Secondly, reflecting the status of colleges as charities that are closely bonded to their place, colleges could take the opportunity that the challenge of levelling-up presents to audit their role against the six capitals and the missions identified by government in its recent White Paper “Levelling Up the United Kingdom”. The six capitals were physical, human, intangible, financial, social and institutional. Colleges could define their “place” for the purposes of levelling-up, assess how that place performs in each of these six capitals and then develop a plan for the role they will play, as charities whose role is to advance education, in addressing the deficits. There will be some obvious areas, such as meeting any local skills needs, but there may be other areas, such as encouraging staff and students to become involved in the governance of local schools or civic organisations as part of the college’s wider commitment to social responsibility, encouraging arts and drama students to work on projects to improve social cohesion and sense of civic pride, or encouraging volunteering or service learning generally.

Similarly, the key missions identified of boosting and living standards, improving public services, restoring a sense of community, local pride and belonging and empowering local leaders and communities offer colleges a further prism through which to review and refine the delivery of their charitable objects.

The final area that a focus on a college’s charitable status could transform is in the area of collaboration. There may be some activities which are needed to support certain beneficiaries that a college could not afford to deliver on its own or does not have the expertise to deliver on its own. Its charitable status means it should be actively considering whether there are other organisations with whom it could have a greater impact in addressing beneficiary needs, and then to work with them in an effective way. Charities should actively avoid pointless competition; where competing delivers better outcomes for beneficiaries that should be the model, but otherwise collaboration should be considered. Sharing resources and services may also be a way to increase the amount of resource available for beneficiaries, although the costs of entering into such sharing arrangements need to be taken into account.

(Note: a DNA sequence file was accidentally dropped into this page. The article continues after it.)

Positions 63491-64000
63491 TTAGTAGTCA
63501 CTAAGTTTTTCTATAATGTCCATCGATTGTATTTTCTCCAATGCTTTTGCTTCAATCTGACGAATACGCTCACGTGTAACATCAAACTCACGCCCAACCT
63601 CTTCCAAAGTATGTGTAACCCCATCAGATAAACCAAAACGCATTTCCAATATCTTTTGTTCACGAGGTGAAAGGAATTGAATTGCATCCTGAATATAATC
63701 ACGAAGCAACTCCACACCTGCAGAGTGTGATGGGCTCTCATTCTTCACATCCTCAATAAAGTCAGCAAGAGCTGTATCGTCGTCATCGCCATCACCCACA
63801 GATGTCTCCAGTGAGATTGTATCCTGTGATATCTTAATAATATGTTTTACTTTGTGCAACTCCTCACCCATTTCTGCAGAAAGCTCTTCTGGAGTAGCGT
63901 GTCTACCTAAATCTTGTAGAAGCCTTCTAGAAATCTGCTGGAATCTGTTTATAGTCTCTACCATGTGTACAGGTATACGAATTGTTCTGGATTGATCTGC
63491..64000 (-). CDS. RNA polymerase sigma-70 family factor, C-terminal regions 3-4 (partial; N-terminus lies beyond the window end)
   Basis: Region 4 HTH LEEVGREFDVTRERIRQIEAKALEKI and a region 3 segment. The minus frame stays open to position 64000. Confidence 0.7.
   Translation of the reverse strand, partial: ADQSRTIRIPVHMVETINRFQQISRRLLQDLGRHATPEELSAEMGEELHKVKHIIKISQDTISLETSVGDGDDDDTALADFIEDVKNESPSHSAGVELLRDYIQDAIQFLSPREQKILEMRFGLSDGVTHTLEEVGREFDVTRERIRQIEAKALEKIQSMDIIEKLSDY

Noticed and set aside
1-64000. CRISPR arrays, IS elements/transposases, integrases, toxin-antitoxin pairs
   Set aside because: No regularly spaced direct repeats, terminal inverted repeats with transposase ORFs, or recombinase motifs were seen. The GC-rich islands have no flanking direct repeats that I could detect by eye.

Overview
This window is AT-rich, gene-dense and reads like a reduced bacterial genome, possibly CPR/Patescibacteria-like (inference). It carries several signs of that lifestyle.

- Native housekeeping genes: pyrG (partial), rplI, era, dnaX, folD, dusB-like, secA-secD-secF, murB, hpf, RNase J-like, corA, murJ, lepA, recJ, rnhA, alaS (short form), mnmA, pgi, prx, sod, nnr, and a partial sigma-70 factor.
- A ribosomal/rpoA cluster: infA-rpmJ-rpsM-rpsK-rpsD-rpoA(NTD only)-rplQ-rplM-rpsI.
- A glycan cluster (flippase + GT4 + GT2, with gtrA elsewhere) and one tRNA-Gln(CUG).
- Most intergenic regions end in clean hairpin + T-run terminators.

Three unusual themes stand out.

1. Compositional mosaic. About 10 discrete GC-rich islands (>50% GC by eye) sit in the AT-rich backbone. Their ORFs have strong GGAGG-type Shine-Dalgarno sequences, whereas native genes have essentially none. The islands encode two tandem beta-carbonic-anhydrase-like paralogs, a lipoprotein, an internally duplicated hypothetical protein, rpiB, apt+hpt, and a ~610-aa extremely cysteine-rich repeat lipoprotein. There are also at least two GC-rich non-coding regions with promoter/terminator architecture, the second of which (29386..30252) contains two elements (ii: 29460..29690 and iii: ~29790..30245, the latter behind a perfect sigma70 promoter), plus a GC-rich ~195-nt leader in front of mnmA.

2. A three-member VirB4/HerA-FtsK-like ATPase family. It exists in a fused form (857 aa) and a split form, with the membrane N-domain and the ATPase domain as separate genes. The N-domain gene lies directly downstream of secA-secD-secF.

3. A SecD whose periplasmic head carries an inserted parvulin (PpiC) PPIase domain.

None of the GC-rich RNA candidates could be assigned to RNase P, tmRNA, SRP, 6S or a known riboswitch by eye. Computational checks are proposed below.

It may be that even where colleges have not explicitly considered their status as charities in determining their purpose, mission and strategy, they are all already doing everything they possibly could to meet the needs of all beneficiary groups in the best possible way. However, it is equally possible that reappraising institutional strategy through their identity as charities could throw up some overlooked or underserved beneficiaries and stimulate some creative and innovative thinking about how to meet their needs.

The views expressed in Think Further publications do not necessarily reflect those of AoC or NCFE.